• WisBusiness

Friday, May 04, 2007

 3:45 PM 

Badgers hit Boston for BIO 2007 conference

When BIO 2006 was held in Chicago last April, it was no great surprise that Wisconsin's commercial and academic biotech community wanted to have a major presence at the international conference. It was, in a global sense, just down the road.

And while there will be some drop in attendance at this year's BIO gathering in Boston, the Badger State again will be putting on a good show, officials say. The conference starts Sunday and will run through Thursday.

Last year, Wisconsin spent more than $270,000 -- triple its investment from the 2005 conference in Philadelphia -- to tout its research and business prowess. This time around, the total budget is around $250,000, officials said. But the state did not have the cost of a building a new pavilion this year.

"I believe Chicago was a big success for our state -- on both the research and business side," said Charlie Hoslet, managing director of the UW-Madison Office of Corporate Relations.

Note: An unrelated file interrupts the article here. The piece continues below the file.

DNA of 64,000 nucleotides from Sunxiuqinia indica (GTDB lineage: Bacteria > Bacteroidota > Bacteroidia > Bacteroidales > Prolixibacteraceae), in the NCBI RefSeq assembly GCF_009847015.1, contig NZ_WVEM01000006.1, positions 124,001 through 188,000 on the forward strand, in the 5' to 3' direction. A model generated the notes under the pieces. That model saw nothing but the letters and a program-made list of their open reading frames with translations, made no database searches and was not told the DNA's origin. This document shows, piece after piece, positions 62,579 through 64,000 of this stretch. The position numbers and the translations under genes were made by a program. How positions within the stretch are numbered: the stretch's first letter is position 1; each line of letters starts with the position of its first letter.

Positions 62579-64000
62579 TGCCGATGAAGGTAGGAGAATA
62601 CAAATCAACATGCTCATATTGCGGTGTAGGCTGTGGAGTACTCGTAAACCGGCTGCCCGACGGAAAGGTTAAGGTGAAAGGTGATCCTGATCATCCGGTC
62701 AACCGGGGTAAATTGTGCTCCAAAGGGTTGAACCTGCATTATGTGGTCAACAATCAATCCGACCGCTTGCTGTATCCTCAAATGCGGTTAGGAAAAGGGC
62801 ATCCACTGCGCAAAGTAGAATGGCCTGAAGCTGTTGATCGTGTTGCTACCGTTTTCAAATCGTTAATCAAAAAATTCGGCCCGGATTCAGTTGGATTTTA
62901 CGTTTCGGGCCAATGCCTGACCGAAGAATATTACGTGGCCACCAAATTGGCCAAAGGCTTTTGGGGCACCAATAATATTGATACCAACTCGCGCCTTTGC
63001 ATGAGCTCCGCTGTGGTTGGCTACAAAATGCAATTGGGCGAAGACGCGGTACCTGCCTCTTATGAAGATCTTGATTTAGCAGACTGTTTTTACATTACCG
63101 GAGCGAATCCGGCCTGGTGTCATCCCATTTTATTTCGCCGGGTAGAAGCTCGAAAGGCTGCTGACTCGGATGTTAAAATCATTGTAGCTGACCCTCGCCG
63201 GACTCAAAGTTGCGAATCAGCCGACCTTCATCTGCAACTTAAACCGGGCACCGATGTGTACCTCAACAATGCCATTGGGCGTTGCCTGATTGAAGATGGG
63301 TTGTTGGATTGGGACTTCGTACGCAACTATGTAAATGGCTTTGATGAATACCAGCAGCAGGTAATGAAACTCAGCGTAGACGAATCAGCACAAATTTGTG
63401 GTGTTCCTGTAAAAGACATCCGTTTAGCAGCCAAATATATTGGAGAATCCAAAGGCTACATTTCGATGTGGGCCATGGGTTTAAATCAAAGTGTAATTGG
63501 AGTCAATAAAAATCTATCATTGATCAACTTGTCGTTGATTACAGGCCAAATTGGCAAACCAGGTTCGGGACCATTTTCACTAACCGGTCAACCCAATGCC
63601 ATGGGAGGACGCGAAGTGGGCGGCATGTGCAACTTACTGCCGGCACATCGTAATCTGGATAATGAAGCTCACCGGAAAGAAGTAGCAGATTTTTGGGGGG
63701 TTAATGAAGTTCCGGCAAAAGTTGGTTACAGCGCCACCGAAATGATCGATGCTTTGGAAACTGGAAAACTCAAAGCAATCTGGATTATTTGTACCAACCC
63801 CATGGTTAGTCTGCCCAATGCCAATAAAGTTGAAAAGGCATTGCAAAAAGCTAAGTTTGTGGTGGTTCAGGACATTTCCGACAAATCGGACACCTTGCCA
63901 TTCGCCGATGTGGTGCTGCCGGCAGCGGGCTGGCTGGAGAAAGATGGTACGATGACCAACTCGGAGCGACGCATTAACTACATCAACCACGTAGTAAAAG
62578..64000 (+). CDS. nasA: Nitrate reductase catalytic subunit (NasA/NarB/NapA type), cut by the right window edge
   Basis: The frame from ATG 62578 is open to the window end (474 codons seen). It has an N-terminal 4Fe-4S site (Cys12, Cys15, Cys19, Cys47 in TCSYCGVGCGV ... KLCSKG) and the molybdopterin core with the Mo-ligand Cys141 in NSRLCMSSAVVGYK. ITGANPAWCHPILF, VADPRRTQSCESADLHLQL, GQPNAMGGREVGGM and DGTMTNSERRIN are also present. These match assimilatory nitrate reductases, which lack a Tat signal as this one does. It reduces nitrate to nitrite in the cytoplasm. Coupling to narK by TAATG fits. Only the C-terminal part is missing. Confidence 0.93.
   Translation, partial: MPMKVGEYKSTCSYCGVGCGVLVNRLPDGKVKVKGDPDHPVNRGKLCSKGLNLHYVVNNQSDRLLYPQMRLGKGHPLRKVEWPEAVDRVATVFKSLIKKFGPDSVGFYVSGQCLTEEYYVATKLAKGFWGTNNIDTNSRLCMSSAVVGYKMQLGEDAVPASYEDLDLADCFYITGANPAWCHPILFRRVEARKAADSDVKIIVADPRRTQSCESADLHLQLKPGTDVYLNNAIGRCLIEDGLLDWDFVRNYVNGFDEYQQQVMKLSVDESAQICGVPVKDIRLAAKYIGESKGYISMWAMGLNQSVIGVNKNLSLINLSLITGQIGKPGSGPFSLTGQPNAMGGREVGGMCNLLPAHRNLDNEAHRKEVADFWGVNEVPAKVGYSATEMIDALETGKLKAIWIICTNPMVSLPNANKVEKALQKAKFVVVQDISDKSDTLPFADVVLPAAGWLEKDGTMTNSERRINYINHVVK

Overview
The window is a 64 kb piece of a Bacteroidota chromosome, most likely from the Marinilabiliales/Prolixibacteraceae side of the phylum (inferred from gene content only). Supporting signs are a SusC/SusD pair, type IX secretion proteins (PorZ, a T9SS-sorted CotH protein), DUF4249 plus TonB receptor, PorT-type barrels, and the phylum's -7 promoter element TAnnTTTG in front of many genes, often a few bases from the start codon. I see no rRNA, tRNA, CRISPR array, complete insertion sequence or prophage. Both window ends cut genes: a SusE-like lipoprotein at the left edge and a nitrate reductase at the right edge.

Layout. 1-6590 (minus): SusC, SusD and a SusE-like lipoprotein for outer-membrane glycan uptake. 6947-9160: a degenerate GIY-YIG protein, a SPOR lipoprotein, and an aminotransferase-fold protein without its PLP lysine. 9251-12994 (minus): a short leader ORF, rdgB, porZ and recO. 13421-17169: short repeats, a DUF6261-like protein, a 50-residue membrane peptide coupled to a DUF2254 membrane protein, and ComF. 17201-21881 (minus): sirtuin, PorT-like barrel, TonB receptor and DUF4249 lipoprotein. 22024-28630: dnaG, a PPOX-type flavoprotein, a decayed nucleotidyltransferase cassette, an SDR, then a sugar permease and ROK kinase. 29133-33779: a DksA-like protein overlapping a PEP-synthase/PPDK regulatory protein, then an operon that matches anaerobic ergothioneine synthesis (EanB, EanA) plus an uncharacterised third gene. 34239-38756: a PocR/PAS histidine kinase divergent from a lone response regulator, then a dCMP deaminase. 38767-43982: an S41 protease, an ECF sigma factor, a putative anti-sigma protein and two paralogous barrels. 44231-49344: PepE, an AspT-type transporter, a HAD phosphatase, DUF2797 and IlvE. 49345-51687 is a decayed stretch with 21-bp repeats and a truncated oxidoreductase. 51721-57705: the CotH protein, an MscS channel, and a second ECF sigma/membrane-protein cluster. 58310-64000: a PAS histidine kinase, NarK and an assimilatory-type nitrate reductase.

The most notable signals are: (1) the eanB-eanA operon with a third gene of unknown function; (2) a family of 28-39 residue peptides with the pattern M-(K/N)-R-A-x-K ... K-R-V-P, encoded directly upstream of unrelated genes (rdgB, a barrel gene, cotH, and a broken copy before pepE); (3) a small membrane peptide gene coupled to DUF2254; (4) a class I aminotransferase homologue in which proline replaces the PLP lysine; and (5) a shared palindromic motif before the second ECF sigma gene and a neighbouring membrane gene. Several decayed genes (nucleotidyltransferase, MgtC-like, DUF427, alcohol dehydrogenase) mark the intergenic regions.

"And that's one of the reasons why we are investing a lot in the Boston gathering," said Hoslet. Like last year, the university will again have 400 square feet of the state's 1,600-square-foot pavilion. He said the university will spend between $55,000 and $60,000 this year to tell its story.

Gov. Jim Doyle, UW-Madison avian flu researcher Yoshihiro Kawaoka and UW regent Tom Loftus will speak at the pavilion. In addition, Wisconsin will host a reception at the Boston Harbor Hotel. And, like last year, a Trek bicycle will be given away at the pavilion. In Chicago, more than 3,000 people entered the bike raffle.

Nearly 200 of the state's biotech leaders have indicated they will attend BIO 2007 and 19 companies will deliver talks at the Wisconsin pavilion, up from around a dozen last year, said Jim Leonhart, executive director of the Wisconsin Biotechnology and Medical Device Association.

While the 200 figure is a drop from 250 Wisconsinites who went to the Chicago BIO last year, Leonhart said it is still an impressive number.

"I think a lot of people drove down for a day or two last year," said Leonhart, who noted that Wisconsin has 330 biotech and 170 medical device companies -- an increase of 7 percent from last year.

See more in WisBusiness Editor Brian Clark's preview of BIO 2007



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